To remain a vibrant community with storied traditions, it is important to keep intact these traditions. Sure, some young people may be irresponsible, but a little culture is worth the risk. High schoolers are exceeding the speed limit due to Dart Wars? Well, they (and you!) are exceeding the speed limit routinely without any stake in Dart Wars, so let's keep things in perspective. Dart Wars doesn't make kids do stupid things. Stupid kids will always do stupid things, and they should take responsibility for their actions, be held accountable, and learn from their mistakes. I think that the most salient issue here regards police involvement in Dart Wars. I doubt any teenager intends to scare residents with their dart guns or disobey the speed limit, and the fact that a portion of the money raised for the Dart Wars prize goes to charity is further evidence of the good nature of the Sycamore High School students involved. The police should only be involved when a malicious crime is committed, and I see no malice in a few teenagers running around with dart guns. Gary Gross in Montgomery

June 28, 2010, 2:28 PM

The game is an attempt at some fun, as some call it a rite of passage which marks the end of another school year. The problem comes when one individual or a group of individuals creates a safety issue for themselves or others. The uses of rubber dart guns are not dangerous with proper usage. The safety comes when they expand their games to include our town and the surrounding areas. They introduce rushed driving of their cars on our streets when they move from one location to another location, they are trespassing on private property when they are running between the houses, and they are producing larger than normal groups of people gathering around our community. Their activities often draw in nonparticipants to their games. I kicked a group of warriors out of my back yard after I noticed they had left a gate open, which created a safety issues for my dogs. I have seen them racing down our streets exceeding the speed limits. I have seen groups of kids standing in the street blocking traffic. It is all fun and games until there is a serious accident and then the damage becomes someone’s liabilities. I suggest the schools or organizers look for an alternate location that allows their games to continue without impacting the rest of the community. Name not shown in Cincinnati

June 28, 2010, 12:39 PM

Please explain what "dart wars" is. Do I need to take any precautions? I have never heard of it. How did I miss this since I have children who attended Sycamore High, with the youngest graduating just last year. Name not shown in Cincinnati

June 28, 2010, 12:13 PM

Our children are not in Sycamore schools, so we were initially unaware of this rite of passage. One of us was "ambushed" at our back door when taking the dog out - the dog went beserk and could have retaliated protectively had he not been leashed. The boys ran off very quickly once the dog started barking. Not knowing of the ritual, we called the police thinking these were prowlers, but were Public comments as of October 27, 2011, 1:59 AM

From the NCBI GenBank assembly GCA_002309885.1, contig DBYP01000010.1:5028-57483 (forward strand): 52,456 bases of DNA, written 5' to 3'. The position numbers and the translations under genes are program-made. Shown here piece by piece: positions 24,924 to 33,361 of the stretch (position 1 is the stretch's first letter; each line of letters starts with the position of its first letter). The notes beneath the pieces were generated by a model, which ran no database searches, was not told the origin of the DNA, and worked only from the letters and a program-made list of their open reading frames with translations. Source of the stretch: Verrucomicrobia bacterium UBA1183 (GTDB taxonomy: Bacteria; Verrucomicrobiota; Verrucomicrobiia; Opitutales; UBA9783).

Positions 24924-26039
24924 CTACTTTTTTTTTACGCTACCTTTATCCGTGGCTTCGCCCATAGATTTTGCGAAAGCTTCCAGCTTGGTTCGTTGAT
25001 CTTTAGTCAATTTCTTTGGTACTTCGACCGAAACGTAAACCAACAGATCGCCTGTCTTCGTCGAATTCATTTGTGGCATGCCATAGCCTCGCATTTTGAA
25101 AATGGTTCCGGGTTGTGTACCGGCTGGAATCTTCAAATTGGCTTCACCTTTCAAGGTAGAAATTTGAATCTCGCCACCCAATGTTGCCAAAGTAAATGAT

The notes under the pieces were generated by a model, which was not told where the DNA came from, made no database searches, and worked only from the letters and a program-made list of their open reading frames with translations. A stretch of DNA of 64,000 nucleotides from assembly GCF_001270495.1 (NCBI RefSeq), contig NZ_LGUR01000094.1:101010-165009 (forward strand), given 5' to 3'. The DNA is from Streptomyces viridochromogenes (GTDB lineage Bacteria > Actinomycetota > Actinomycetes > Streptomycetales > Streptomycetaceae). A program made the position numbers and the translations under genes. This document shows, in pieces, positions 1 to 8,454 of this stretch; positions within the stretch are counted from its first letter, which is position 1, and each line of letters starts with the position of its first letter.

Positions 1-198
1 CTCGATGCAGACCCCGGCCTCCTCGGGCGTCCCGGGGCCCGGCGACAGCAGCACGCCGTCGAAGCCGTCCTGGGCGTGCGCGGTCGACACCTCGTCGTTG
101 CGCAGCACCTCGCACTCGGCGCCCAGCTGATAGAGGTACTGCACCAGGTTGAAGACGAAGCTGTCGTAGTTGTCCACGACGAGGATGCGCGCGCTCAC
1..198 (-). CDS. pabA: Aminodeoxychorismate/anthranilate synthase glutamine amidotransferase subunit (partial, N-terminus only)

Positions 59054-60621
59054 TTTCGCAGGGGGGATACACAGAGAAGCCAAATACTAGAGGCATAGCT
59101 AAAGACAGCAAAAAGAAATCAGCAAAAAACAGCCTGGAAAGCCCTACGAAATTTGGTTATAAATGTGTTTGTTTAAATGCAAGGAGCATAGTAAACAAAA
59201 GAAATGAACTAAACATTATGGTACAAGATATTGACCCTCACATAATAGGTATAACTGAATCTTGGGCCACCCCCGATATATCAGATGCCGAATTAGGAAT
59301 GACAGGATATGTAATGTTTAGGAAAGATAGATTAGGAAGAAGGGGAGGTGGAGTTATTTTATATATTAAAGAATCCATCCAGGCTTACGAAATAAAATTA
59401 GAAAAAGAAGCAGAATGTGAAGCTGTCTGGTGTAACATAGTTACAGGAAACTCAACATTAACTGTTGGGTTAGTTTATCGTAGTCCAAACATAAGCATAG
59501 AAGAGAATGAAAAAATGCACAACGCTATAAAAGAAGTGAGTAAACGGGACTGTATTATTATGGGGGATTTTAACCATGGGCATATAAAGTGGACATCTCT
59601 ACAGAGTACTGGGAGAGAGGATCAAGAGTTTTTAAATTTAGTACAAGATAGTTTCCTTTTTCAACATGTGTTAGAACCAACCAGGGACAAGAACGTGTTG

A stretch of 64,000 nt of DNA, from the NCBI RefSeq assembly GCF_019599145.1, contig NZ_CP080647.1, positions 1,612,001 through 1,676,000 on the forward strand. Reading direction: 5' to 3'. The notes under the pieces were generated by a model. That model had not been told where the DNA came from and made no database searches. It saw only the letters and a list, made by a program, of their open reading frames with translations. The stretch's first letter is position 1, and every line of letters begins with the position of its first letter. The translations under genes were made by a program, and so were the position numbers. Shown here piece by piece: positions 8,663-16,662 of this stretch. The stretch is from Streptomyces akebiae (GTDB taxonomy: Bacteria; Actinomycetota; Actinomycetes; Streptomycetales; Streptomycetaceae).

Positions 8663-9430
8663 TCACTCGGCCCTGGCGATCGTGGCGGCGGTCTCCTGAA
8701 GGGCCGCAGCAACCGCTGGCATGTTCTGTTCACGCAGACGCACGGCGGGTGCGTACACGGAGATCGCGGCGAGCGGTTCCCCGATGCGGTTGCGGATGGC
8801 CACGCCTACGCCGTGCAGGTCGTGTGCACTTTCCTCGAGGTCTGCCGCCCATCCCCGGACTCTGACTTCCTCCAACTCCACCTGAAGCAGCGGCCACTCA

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"Dart Wars" go too far? When do "dart wars "and other teen pranks cross the line from "fun" to risky behavior to criminal?

All Participants informed it was just a prank. Moral of the story, we need to publicize this event so all residents are aware. Name not shown in Montgomery

June 28, 2010, 12:06 PM

An interesting backgrounder on Dart Wars on Wikibin, at http://wikibin.org/articles/dart-wars.html that even highlights Blue Ash and Sycamore HS, though somewhat dated: "Police in Blue Ash, Ohio, near one of the largest organized games of Dart Wars at Sycamore High School have taken one of the most extreme no tolerance policies against Dart Wars. In 2004, Blue Ash police officers pulled guns on several Dart Wars players and also attempted to pin criminal charges on five teens; Laura Belles, Chelsea Nixon, Andrew Shaver, Cory Mangus, and Jeff Ellingham. (charges later dropped)" Therein lies one of the many problems, adult sized individuals lurking around a neighborhood, predawn, seeming with guns. Current Sycamore HS Dartwars Info is at http://www.dartwars.moonfruit.com/# and http://www.facebook.com/group.php?gid=313319190304. My opinion, it is risky! Gerald (Gerry) Hounchell in Cincinnati

June 28, 2010, 9:25 AM

On the assumption that darts are "pointy objects" that might take out an eye, their use in games suggests Darwin's Law at work. Sports such as swimming, baseball, softball, soccer, flag football and full contact football with proper training and equipment, offer an outlet for pint up energy that we all experienced in our youth. Like the mountains and woods? Try spending a day in Montgomery's parks, or plan a weeklong backpacking trek (proper training and equipment are required). Kentucky's Red River Gorge, and Ohio's eastern Appalachia each have an abundance of camping and backing packing trails. Has the city of Montgomery considered working with sports and camping equipment outlets and companies to train and equip our youngsters to become physically fit and confident, assets that they will carry throughout their lives? I suspect there is a good business opportunity here. Gerry Hounchell Mike Miles in Montgomery

June 27, 2010, 12:47 PM

as long as laws are not broken and property (public and private) destroyed then let them have their fun. Maybe I don't have enough of the back story, but dart wars seems pretty harmless.

Public comments as of October 27, 2011, 1:59 AM